In this paper, violence against women is broadly defined following the criminal justice approach. That is, violence against women includes physical and sexual violence crimes perpetrated by a husband, a partner, and/or anyone else. Consequently, our dependent variable captures state police reports of serious threats, personal injury, rape, attempted murder, and murder against women, including children. Our definition excludes psychological abuse because in many cases, it is not categorized as a crime (Kilpatrick, 2004). Therefore, here, violence against women is limited to cases reported to the police. It is important to highlight that although murder reports equal the actual cases that occurred, reported numbers of other violent acts reflect victims’ willingness to report, as non-reported cases are left out.

Previous studies offer some drivers and obstacles to police reporting. For example, severity, property damage, and use of a weapon encourage police reporting (Akers and Kaukinen, 2009; Chen & Ullman, 2010). On the other hand, lack of injury discourages reporting, in part because of fears of disbelief (McGregor et al., 2000). Gender-based and race-based inequities intersected at the structural and community levels discourage women from police contact following intimate partner violence and sexual violence (Chen & Ullman, 2010).

Several innovations have been created to help women overcome obstacles that hinder or even prevent women from reporting aggressors (Jewkes & Dartnall, 2019). An example is digital technologies that guide and provide security mechanisms so that reports can be made more easily. Digital technologies are tools or resources that can be integrated with other effective programs that women can use anonymously, 24/7, without feeling judged. These digital technologies include web pages or mobile device applications, with extensive safety features delivered through appropriate technology (Koziol-McLain et al., 2018; Hegarty et al., 2019; Wood, Glass and Decker, 2019). The next section will address the most common drivers of violence against women.

Drivers of violence against Women

The literature provides several explanations for the occurrence of violence against women (Ellsberg et al., 2001; Yodanis, 2004; Sokoloff & Dupont, 2005; Flood & Pease, 2009; Miller & Segal, 2019). The theoretical models describe both the risk and protective factors of this type of violence based on social, legal, political, cultural, economic, biological, psychological, and gender equality concepts. The most widely used model is called the ‘ecological model,’ which proposes that violence is the result of factors operating at four different levels: individual, relationship, societal and community (Heise, 1998). The United Nations and the World Health Organization have embraced this ‘ecological model’ because it addresses both the factors instigating women to suffer abuse and violence, and the drivers prompting individuals to commit acts of abuse and violence (Garcia-Moreno et al., 2005).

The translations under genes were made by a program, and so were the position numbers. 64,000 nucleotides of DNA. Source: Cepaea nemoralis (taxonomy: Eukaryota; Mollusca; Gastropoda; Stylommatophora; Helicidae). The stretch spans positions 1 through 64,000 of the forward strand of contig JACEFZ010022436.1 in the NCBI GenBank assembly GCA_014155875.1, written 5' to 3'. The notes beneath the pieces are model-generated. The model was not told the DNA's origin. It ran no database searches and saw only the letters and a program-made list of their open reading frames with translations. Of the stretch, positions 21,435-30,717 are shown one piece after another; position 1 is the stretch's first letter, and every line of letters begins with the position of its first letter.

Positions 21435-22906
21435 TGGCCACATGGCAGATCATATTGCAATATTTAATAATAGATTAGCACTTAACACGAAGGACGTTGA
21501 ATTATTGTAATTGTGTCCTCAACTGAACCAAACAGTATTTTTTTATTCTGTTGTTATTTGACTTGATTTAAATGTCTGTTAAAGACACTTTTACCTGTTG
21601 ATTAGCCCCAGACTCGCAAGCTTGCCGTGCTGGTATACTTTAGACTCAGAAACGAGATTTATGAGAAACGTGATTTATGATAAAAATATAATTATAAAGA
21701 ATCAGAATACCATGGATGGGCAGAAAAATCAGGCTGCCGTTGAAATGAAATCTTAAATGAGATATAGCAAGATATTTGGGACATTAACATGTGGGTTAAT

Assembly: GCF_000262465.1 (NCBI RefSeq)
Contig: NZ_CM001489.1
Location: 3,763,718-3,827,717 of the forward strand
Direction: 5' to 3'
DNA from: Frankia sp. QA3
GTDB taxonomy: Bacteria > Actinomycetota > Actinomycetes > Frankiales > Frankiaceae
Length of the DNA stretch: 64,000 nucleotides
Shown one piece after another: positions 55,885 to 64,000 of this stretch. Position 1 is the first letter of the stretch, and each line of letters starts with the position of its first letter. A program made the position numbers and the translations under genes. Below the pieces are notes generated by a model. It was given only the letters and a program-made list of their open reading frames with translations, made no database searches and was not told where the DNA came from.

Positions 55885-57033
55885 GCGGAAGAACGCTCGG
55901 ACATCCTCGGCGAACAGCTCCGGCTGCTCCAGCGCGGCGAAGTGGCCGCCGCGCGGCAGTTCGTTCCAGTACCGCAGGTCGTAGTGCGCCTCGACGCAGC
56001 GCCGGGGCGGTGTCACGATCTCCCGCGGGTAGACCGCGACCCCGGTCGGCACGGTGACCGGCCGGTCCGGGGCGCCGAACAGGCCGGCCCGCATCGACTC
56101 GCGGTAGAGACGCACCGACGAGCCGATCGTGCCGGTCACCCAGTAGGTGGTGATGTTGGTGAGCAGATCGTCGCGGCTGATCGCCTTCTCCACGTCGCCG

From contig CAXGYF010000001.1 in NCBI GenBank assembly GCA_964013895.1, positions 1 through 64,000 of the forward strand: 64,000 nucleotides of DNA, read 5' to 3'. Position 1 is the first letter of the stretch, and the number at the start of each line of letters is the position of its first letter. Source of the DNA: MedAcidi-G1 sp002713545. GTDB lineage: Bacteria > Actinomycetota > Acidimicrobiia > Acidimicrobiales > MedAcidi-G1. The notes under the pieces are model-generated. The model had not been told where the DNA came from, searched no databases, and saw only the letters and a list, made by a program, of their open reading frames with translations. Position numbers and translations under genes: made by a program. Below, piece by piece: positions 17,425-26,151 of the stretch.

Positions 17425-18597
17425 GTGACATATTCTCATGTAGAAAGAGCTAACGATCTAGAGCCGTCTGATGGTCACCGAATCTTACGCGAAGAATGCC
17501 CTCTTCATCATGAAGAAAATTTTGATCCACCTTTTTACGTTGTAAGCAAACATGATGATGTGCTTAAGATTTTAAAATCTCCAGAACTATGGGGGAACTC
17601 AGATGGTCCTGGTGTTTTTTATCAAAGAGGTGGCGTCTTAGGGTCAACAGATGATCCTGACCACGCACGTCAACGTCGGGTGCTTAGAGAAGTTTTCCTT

Another important theoretical model used to explain violence against women is the ‘feminist theory,’ which sees violence against women as the result of gender inequality on the societal level (Bograd, 1988). The more unequal women are in a specific society, compared to men, the more likely men are to be violent toward them. The roots of gender inequality are both ideological and structural because beliefs, norms, and values about the status and roles of women in society and women’s access to positions within social institutions determine gender gap (Dobash & Dobash, 1979). According to Gelles, (1993), the feminist theory had become “the dominant model for explaining violence toward women” (41).

In addition, Bradley and Khor, (1993) emphasize the economic, social, and political dimensions of gender inequality. The economic dimension focuses on women’s status in “activities and institutions built around the production, distribution, and consumption of goods and services” (Bradley & Khor, 1993, 349). Economic models focused on individual aspects of domestic violence indicate that women’s greater bargaining power in marriage results from their greater participation and positioning in the labor market, which in turn decreases violence (Cerqueira et al., 2019). Evidence of this assumption is found in studies conducted in several countries (Farmer & Tiefenthaler, 1997; Koening et al., 2003; Markowitz, 2001; Nagel et al., 2005; Bhattacharya, Bedi & Chhachhi, 2009; Grabe, 2010; Aizer 2010; Anderberg et al., 2013).